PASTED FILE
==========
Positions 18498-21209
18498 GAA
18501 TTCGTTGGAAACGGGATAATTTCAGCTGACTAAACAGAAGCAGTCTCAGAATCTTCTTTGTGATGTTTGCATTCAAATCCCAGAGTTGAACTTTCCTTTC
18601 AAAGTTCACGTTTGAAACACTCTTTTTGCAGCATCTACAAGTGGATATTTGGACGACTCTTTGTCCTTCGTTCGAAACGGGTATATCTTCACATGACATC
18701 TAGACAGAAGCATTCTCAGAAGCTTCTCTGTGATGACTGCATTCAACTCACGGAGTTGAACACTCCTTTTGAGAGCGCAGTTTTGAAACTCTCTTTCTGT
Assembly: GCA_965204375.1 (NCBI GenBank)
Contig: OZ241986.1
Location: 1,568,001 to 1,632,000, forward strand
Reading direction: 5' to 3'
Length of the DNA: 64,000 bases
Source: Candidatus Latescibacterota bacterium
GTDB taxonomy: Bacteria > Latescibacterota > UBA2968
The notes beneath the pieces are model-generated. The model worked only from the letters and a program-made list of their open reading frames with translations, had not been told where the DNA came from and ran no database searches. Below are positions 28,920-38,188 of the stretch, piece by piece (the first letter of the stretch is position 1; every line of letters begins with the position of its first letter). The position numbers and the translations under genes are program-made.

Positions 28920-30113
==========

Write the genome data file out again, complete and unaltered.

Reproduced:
Positions 18498-21209
18498 GAA
18501 TTCGTTGGAAACGGGATAATTTCAGCTGACTAAACAGAAGCAGTCTCAGAATCTTCTTTGTGATGTTTGCATTCAAATCCCAGAGTTGAACTTTCCTTTC
18601 AAAGTTCACGTTTGAAACACTCTTTTTGCAGCATCTACAAGTGGATATTTGGACGACTCTTTGTCCTTCGTTCGAAACGGGTATATCTTCACATGACATC
18701 TAGACAGAAGCATTCTCAGAAGCTTCTCTGTGATGACTGCATTCAACTCACGGAGTTGAACACTCCTTTTGAGAGCGCAGTTTTGAAACTCTCTTTCTGT
Assembly: GCA_965204375.1 (NCBI GenBank)
Contig: OZ241986.1
Location: 1,568,001 to 1,632,000, forward strand
Reading direction: 5' to 3'
Length of the DNA: 64,000 bases
Source: Candidatus Latescibacterota bacterium
GTDB taxonomy: Bacteria > Latescibacterota > UBA2968
The notes beneath the pieces are model-generated. The model worked only from the letters and a program-made list of their open reading frames with translations, had not been told where the DNA came from and ran no database searches. Below are positions 28,920-38,188 of the stretch, piece by piece (the first letter of the stretch is position 1; every line of letters begins with the position of its first letter). The position numbers and the translations under genes are program-made.

Positions 28920-30113